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A Book Lover’s Guide to Surviving a Cliffhanger

If you’re an avid reader, you’re at risk of experiencing the dread of a cliffhanger ending. And no matter how many precautionary steps you take (swearing you’ll only read standalones, waiting to read a series until the final book is on sale, etc.), cliffhangers are lurking in the final pages of great books, waiting to take hold of your bookish sanity.

Even we aren’t immune to the horrors of cliffhangers. Case in point: The Wrath and the Dawn by Renée Ahdieh. We thought we were safe…but we thought wrong. And though we’ll soon get our resolution in The Rose and the Dagger, there are still days when we find ourselves turning back to the final chapter, looking for extra pages, wishing for more.

Together, we can make it through cliffhangers. Here are our tips for surviving—nay, thriving!—after reading a cliffhanger ending:


Let your feelings out.

It’s normal to feel shocked, angry, sad, betrayed or a combination of these feelings after you realize you’ve been cliffhanger-ed. Lean into the emotions. Let the world know your struggle.

Warning: in extreme cases, it might seem like throwing the book would make you feel better. But we assure you it would only be a temporary relief, one you’ll instantly regret. Try screaming into a pillow instead.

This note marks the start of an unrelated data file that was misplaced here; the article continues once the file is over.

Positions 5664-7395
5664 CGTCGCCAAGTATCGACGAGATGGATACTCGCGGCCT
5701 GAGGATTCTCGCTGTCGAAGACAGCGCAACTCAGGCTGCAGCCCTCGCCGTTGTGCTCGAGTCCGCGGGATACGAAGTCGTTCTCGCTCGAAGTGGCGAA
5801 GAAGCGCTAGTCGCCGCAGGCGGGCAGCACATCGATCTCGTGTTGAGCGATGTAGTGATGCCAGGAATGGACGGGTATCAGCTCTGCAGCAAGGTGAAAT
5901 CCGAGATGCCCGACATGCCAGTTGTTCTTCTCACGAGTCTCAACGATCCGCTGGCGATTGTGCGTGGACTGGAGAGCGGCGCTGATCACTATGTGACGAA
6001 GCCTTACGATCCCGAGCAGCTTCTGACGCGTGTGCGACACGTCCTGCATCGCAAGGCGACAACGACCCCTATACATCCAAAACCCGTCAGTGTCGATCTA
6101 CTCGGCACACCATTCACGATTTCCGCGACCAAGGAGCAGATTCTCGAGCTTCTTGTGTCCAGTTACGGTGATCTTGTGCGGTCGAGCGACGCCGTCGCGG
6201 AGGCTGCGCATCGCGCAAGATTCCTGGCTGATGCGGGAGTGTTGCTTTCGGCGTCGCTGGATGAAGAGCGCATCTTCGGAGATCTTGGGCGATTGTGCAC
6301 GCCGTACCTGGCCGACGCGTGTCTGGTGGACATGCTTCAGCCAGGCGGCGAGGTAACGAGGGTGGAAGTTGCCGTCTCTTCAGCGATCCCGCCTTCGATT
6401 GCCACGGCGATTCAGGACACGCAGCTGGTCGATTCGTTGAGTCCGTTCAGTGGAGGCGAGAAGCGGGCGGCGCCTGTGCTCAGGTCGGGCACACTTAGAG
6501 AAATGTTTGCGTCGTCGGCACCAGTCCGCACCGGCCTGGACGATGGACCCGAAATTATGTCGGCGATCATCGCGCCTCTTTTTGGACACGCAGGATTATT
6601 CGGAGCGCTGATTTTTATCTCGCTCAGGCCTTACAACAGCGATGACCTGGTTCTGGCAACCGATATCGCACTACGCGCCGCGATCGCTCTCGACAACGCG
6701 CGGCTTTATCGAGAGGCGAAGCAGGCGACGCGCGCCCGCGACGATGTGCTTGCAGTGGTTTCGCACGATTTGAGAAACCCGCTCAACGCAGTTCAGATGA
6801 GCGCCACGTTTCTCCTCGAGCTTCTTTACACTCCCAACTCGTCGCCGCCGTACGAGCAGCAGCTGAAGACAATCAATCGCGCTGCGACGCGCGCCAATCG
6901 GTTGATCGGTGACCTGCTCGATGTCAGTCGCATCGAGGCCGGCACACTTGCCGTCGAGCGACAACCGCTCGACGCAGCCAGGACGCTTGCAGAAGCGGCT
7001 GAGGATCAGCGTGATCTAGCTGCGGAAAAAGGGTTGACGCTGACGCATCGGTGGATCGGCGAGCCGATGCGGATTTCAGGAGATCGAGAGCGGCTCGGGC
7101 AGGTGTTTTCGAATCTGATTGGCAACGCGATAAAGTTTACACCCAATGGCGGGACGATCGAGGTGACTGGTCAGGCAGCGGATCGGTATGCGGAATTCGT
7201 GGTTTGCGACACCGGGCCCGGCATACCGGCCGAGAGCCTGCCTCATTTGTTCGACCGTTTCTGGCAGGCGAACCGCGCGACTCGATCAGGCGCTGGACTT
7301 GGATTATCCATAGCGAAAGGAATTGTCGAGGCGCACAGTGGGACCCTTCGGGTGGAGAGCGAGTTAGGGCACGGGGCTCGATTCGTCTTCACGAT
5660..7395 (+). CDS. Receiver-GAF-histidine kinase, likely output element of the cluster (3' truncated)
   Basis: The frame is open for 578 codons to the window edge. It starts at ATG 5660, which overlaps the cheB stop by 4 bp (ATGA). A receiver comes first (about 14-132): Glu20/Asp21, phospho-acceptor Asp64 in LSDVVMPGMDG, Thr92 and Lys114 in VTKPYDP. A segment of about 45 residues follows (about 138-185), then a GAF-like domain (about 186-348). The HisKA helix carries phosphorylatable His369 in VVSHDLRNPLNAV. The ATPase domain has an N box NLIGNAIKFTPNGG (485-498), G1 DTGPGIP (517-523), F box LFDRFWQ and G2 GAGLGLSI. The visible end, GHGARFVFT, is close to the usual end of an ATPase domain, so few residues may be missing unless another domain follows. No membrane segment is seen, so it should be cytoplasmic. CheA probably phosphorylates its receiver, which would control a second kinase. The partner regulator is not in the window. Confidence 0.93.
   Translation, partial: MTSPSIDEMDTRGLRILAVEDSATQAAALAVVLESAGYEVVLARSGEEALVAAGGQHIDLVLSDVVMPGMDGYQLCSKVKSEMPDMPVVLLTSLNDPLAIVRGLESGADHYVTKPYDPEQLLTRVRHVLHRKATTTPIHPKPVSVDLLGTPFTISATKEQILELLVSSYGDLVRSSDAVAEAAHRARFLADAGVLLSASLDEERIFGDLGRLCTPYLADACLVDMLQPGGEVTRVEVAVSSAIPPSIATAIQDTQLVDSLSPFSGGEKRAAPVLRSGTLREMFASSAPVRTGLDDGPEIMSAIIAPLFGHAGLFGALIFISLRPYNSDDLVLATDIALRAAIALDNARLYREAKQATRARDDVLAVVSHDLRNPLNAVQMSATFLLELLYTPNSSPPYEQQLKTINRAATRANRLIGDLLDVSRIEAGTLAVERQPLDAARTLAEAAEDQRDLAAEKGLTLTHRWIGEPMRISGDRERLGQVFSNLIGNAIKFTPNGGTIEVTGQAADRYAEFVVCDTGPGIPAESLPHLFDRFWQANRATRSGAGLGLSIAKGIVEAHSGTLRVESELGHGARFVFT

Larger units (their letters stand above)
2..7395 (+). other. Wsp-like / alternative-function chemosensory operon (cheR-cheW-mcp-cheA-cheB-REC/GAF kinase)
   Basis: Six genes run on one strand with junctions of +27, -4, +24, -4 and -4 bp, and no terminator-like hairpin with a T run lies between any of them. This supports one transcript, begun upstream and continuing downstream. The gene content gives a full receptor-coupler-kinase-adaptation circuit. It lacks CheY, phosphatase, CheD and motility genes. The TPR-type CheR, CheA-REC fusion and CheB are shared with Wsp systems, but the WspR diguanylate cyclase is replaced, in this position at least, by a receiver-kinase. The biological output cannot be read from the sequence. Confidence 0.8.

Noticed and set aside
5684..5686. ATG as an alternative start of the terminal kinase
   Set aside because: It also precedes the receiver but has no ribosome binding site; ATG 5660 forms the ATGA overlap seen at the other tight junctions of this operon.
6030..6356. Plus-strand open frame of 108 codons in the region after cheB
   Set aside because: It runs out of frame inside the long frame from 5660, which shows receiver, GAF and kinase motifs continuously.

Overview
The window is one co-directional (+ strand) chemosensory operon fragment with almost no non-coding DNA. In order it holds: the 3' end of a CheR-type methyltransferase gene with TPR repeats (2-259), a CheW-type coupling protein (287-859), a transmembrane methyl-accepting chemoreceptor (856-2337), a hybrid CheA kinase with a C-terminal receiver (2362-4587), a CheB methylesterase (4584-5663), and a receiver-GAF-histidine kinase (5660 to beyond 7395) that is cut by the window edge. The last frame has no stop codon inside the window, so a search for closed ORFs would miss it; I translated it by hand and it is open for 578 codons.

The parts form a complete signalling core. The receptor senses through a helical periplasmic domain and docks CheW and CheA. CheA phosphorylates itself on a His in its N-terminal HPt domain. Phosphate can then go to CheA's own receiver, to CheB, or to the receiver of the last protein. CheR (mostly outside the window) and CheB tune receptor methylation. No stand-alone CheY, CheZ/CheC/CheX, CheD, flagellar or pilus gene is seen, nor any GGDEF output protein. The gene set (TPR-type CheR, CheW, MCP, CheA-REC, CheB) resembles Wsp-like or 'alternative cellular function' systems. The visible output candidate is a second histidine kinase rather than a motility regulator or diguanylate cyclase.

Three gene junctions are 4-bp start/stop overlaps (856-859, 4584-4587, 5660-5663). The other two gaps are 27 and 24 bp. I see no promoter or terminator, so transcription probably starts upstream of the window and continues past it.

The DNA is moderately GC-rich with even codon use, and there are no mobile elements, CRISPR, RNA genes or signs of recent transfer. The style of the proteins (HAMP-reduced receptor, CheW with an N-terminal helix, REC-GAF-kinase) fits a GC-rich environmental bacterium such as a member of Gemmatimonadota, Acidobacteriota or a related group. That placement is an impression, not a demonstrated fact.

Seek solace in the people around you.

Whether your crew are readers or not, chances are they’ve seen how emotional books make you – and will help you take a step back. If this fails, go straight to the most nurturing person you can find: mom, grandma, your kindergarten teacher, etc.


Prepare for, but don’t obsess over, the next book.

After you read a cliffhanger ending, it’s natural to flock immediately to the web for answers. But Internet hunting is a slippery slope. You start by looking up the sequel’s pub date, and before you know it, you’re reading the author’s tweets from 2012.

Write down the release date, preorder your copy, and let time pass. The day will come, and you’ll be ready to dive right in when it does.


Find ways to distract yourself.

This is practically what hobbies were created for. Bake, exercise, practice a musical instrument, knit— whatever makes your heart happy. Filling your days with peaceful activities will help keep the cliffhanger fits of rage at bay.


Re-read your favorite books.

Because you can’t go without reading, even when you feel like you’ll never trust a book again. Re-reading is safe. Plus, it’s a great reminder that cliffhangers will be resolved 99.9% of the time.


Share your survival stories.

Like a literary episode of I Survived… your testimony will inspire booklovers around the globe. Share your journey with the world . . . or your Twitter followers.


Want more from the world of book lovers? Check out these 8 magical things every book lover has wished for!








Penguin Teen